Close up image of a caretaker helping older woman walk

Virginia providers are calling on state officials to aggressively test residents prior to being discharged from hospitals into nursing homes. 

The pleas have come repeatedly over the last two months in response to a state policy that allows hospitals to release patients into nursing homes without getting tested for COVID-19 if they aren’t showing symptoms, the Virginia Mercury reported.

Virginia Gov. Ralph Northam (D) has received multiple letters from state long-term care groups — including LeadingAge Virginia and Virginia Healthcare Association-Virginia Center for Assisted Living — asking the state to address the guidance and consider testing asymptomatic patients before they’re discharged. 

The report noted that guidance states that “testing should not be required prior to transfer of a resident from an acute-care facility to a nursing home,” according to the Centers for Disease Control and Prevention’s website. The guidelines were last updated April 30.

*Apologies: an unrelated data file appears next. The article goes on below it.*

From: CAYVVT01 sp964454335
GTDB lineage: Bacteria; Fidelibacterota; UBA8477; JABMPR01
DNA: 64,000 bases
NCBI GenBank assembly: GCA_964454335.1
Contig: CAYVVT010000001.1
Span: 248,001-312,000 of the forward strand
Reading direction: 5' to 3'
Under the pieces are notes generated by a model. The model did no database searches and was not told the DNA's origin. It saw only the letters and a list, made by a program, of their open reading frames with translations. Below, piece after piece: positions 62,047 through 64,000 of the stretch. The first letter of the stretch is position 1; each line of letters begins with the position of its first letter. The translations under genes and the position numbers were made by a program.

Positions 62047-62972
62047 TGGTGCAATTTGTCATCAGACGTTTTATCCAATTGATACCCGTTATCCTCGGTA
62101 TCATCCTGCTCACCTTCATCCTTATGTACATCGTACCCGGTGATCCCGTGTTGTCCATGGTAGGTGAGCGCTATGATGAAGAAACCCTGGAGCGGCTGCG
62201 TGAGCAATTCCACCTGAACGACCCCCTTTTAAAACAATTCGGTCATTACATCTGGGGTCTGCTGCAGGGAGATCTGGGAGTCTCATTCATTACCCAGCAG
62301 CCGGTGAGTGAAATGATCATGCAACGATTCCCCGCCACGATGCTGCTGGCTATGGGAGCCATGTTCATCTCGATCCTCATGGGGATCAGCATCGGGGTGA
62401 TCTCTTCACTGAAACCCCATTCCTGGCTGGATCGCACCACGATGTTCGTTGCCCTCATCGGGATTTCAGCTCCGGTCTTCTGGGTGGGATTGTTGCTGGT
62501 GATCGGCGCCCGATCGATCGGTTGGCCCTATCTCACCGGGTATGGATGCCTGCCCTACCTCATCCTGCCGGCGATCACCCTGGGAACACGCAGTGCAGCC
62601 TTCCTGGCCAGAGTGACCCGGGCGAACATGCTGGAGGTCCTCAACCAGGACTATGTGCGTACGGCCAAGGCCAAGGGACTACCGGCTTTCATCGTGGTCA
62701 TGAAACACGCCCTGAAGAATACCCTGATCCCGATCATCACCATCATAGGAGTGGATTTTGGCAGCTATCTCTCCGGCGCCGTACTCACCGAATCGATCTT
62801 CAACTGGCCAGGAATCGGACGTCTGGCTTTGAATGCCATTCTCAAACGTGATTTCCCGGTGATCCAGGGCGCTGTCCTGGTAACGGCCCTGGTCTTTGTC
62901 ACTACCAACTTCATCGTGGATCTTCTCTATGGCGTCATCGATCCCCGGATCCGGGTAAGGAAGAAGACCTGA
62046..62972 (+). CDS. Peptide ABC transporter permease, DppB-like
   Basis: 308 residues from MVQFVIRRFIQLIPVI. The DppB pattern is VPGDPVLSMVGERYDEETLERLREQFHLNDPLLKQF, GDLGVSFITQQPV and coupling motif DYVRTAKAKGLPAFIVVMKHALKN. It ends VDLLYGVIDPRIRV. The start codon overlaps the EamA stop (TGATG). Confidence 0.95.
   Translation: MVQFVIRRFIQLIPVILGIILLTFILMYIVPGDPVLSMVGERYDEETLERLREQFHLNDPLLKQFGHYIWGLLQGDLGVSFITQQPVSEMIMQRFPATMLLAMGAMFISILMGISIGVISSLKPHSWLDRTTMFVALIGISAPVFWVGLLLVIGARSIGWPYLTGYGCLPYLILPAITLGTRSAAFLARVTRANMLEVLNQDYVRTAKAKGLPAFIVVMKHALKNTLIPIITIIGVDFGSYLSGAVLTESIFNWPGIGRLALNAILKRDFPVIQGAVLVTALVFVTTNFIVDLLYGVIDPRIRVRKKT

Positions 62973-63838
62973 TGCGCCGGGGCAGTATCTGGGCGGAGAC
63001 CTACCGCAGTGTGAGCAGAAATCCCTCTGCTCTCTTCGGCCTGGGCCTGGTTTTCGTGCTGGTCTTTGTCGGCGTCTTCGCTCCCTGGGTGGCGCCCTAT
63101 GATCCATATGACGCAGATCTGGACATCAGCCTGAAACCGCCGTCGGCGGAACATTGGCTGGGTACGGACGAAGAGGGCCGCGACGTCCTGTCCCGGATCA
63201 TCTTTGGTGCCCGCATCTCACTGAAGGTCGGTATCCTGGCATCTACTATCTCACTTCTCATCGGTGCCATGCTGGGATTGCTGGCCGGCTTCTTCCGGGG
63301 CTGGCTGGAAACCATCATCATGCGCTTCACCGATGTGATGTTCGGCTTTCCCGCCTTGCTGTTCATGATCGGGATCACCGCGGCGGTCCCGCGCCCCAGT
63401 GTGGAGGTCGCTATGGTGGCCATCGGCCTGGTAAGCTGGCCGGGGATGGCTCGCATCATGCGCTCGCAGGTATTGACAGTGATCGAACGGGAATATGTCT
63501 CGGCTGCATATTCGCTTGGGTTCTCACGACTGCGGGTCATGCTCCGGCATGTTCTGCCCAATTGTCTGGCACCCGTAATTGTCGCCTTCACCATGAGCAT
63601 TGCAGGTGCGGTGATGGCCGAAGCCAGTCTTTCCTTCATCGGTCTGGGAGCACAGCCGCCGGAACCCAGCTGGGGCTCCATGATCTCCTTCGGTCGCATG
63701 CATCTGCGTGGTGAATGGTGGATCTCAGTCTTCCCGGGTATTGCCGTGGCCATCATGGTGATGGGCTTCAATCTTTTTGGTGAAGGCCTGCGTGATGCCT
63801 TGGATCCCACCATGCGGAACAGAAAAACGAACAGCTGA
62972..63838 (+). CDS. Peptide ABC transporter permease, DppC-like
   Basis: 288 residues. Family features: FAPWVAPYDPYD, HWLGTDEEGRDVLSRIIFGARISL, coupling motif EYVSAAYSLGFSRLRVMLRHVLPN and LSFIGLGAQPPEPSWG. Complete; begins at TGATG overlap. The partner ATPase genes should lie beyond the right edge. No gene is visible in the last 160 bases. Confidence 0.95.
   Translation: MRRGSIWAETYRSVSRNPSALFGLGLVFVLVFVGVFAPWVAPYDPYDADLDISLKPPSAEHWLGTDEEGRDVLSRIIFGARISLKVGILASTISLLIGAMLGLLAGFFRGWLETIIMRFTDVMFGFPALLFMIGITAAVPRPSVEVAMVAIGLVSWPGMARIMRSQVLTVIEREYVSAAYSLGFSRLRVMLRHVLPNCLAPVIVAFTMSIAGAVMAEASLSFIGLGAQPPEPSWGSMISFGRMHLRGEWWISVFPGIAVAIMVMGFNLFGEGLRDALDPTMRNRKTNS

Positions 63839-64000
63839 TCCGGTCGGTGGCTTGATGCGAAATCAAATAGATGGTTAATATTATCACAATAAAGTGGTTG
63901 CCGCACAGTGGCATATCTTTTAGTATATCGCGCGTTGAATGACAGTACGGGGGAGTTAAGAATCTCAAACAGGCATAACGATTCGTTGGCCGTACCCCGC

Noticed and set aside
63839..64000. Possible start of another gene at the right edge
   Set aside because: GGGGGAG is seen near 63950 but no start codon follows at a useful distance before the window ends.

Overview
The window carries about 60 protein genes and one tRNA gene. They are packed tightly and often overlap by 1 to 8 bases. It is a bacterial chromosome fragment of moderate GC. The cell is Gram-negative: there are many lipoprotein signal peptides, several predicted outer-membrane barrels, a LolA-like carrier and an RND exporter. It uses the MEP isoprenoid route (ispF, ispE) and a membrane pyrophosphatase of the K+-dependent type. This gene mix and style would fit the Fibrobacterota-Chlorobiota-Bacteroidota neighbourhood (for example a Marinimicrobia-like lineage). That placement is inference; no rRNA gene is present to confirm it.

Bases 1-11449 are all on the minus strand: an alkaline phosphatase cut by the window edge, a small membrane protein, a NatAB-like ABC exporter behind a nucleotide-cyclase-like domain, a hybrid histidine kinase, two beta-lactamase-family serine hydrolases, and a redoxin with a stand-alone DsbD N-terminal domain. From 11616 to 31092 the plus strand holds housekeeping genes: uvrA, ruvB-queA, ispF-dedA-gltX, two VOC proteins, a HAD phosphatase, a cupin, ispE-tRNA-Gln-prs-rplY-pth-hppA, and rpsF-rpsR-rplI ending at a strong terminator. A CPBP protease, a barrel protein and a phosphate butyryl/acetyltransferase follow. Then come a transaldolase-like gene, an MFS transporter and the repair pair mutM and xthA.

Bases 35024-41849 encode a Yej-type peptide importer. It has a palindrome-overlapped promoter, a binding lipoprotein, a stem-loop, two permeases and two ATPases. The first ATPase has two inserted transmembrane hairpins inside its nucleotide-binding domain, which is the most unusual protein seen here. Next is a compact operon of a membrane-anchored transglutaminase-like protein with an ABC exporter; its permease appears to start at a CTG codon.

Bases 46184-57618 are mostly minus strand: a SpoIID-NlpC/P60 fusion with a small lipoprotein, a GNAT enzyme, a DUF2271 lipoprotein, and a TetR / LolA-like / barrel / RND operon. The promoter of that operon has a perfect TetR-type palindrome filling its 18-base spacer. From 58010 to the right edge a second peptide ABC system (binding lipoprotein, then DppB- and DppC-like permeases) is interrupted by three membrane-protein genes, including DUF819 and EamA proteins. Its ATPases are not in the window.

However, it does require facilities to create a plan for managing new admissions and readmissions whose COVID-19 status is unknown. It adds that options for nursing homes include “placement in a single room or in a separate observation area so the resident can be monitored for evidence of COVID-19.” 

Top health officials have repeatedly said that federal guidance is “very clear” in that nursing homes shouldn’t take COVID-19 patients if they’re not prepared to take care of that patient.

Several states, including New York, have faced extreme criticism for implementing policies that forced nursing homes to take in all discharged hospital patients regardless of their COVID-19 status. New York officials later reversed the decision and have claimed the original policy was inline with federal guidance.